13. S. L. Raghavan, K. Schuessel, A. Davis, and J. Hadgraft, “Formation and stabilisation of triclosan colloidal suspensions using supersaturated systems,” International Journal of Pharmaceutics, vol. 261, no. 1-2, pp. 153–158, 2003. View at Publisher · View at Google Scholar · View at Scopus
  14. R. G. Strickley, “Solubilizing excipients in oral and injectable formulations,” Pharmaceutical Research, vol. 21, no. 2, pp. 201–230, 2004. View at Publisher · View at Google Scholar · View at Scopus
  15. U. Kumprakob, J. Kawakami, and I. Adachi, “Permeation enhancement of ketoprofen using a supersaturated system with antinucleant polymers,” Biological and Pharmaceutical Bulletin, vol. 28, no. 9, pp. 1684–1688, 2005. View at Publisher · View at Google Scholar · View at Scopus
  16. M. C. Lamas, L. Villaggi, I. Nocito et al., “Development of parenteral formulations and evaluation of the biological activity of the trypanocide drug benznidazole,” International Journal of Pharmaceutics, vol. 307, no. 2, pp. 239–243, 2006. View at Publisher · View at Google Scholar · View at Scopus
  17. N. Leveque, S. L. Raghavan, M. E. Lane, and J. Hadgraft, “Use of a molecular form technique for the penetration of supersaturated solutions of salicylic acid across silicone membranes and human skin in vitro,” International Journal of Pharmaceutics, vol. 318, no. 1-2, pp. 49–54, 2006. View at Publisher · View at Google Scholar · View at Scopus
  18. M. Iervolino, B. Cappello, S. L. Raghavan, and J. Hadgraft, “Penetration enhancement of ibuprofen from supersaturated solutions through human skin,” International Journal of Pharmaceutics, vol. 212, no. 1, pp. 131–141, 2001. View at Publisher · View at Google Scholar · View at Scopus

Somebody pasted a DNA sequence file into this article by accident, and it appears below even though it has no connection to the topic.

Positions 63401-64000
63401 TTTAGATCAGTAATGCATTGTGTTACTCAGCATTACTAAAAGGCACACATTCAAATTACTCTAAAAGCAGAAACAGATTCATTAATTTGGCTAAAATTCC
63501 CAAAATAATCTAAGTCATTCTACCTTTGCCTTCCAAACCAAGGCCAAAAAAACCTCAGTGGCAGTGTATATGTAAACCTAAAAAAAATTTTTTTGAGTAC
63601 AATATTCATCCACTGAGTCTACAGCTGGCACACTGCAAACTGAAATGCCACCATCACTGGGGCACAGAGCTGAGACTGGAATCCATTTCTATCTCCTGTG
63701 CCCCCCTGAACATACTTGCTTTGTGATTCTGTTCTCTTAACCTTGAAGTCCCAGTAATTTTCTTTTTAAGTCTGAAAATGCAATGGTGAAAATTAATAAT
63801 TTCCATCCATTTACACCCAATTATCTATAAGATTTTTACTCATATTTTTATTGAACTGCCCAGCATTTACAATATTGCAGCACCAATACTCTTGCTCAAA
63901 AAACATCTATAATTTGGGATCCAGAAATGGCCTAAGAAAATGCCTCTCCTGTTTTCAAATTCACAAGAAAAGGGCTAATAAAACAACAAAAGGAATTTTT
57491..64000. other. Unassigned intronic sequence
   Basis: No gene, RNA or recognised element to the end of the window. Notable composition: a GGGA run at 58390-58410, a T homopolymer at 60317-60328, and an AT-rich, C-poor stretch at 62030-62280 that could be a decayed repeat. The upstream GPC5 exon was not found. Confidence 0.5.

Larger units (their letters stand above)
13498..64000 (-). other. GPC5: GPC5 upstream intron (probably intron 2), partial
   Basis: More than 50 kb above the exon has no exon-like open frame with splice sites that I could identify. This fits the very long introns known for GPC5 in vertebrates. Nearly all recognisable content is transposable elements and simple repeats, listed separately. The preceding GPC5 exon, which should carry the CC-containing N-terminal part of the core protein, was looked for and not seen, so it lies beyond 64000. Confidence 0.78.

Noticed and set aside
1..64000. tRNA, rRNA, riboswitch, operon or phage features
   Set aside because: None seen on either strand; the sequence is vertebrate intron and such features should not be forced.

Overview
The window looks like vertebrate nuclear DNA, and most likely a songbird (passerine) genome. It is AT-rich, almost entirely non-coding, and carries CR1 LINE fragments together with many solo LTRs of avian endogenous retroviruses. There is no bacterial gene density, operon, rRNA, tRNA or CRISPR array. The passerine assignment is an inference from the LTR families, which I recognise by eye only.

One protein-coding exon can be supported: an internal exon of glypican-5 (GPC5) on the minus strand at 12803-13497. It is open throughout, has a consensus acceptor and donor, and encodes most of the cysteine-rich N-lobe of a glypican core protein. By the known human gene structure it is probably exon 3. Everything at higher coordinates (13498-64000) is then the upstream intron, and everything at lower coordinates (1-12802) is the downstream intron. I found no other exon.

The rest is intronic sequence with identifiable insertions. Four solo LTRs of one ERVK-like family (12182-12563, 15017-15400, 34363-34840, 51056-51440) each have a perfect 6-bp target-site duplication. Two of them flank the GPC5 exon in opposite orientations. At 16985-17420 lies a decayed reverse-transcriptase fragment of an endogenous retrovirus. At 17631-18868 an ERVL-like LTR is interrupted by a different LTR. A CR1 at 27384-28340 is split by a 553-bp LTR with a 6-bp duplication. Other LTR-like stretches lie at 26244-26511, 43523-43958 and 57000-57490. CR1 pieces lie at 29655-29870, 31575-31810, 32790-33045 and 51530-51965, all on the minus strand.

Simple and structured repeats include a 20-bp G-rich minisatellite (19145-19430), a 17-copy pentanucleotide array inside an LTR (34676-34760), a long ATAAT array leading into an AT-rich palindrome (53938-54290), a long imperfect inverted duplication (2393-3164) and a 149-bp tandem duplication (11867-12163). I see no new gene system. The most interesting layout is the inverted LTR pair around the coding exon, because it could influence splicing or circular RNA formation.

19. M. Iervolino, S. L. Raghavan, and J. Hadgraft, “Membrane penetration enhancement of ibuprofen using supersaturation,” International Journal of Pharmaceutics, vol. 198, no. 2, pp. 229–238, 2000. View at Publisher · View at Google Scholar · View at Scopus
  20. R. Nair, S. Gonen, and S. W. Hoag, “Influence of polyethylene glycol and povidone on the polymorphic transformation and solubility of carbamazepine,” International Journal of Pharmaceutics, vol. 240, no. 1-2, pp. 11–22, 2002. View at Publisher · View at Google Scholar · View at Scopus
  21. H. Sekikawa, M. Nakano, and T. Arita, “Inhibitory effect of polyvinylpyrrolidone on the crystallization of drugs,” Chemical and Pharmaceutical Bulletin, vol. 26, no. 1, pp. 118–126, 1978. View at Scopus
  22. E. Karavas, E. Georgarakis, and D. Bikiaris, “Application of PVP/HPMC miscible blends with enhanced mucoadhesive properties for adjusting drug release in predictable pulsatile chronotherapeutics,” European Journal of Pharmaceutics and Biopharmaceutics, vol. 64, no. 1, pp. 115–126, 2006. View at Publisher · View at Google Scholar · View at Scopus
  23. S. C. Sweetman, Martindale: The Complete Drug Reference, Pharmaceutical Press, 2007.
  24. C. Jamaty, B. Bailey, A. Larocque, E. Notebaert, K. Sanogo, and J. M. Chauny, “Lipid emulsions in the treatment of acute poisoning: a systematic review of human and animal studies,” Clinical Toxicology, vol. 48, no. 1, pp. 1–27, 2010. View at Publisher · View at Google Scholar · View at Scopus
  25. S. L. Ali and K. Florey, Analytical Profiles of Drug Substances, Academic Press, San Diego, Calif, USA, 1989.
  26. A. F. El-Kattan, C. S. Asbill, N. Kim, and B. B. Michniak, “The effects of terpene enhancers on the percutaneous permeation of drugs with different lipophilicities,” International Journal of Pharmaceutics, vol. 215, no. 1-2, pp. 229–240, 2001. View at Publisher · View at Google Scholar · View at Scopus
  27. C. Leuner and J. Dressman, “Improving drug solubility for oral delivery using solid dispersions,” European Journal of Pharmaceutics and Biopharmaceutics, vol. 50, no. 1, pp. 47–60, 2000. View at Publisher · View at Google Scholar · View at Scopus
  28. P. K. Lakshmi, M. K. Kumar, A. Sridharan, and S. Bhaskaran, “Formulation and evaluation of ibuprofen topical gel: a novel approach for penetration enhancement,” International Journal of Applied Pharmaceutics, vol. 3, no. 3, pp. 25–30, 2011. View at Scopus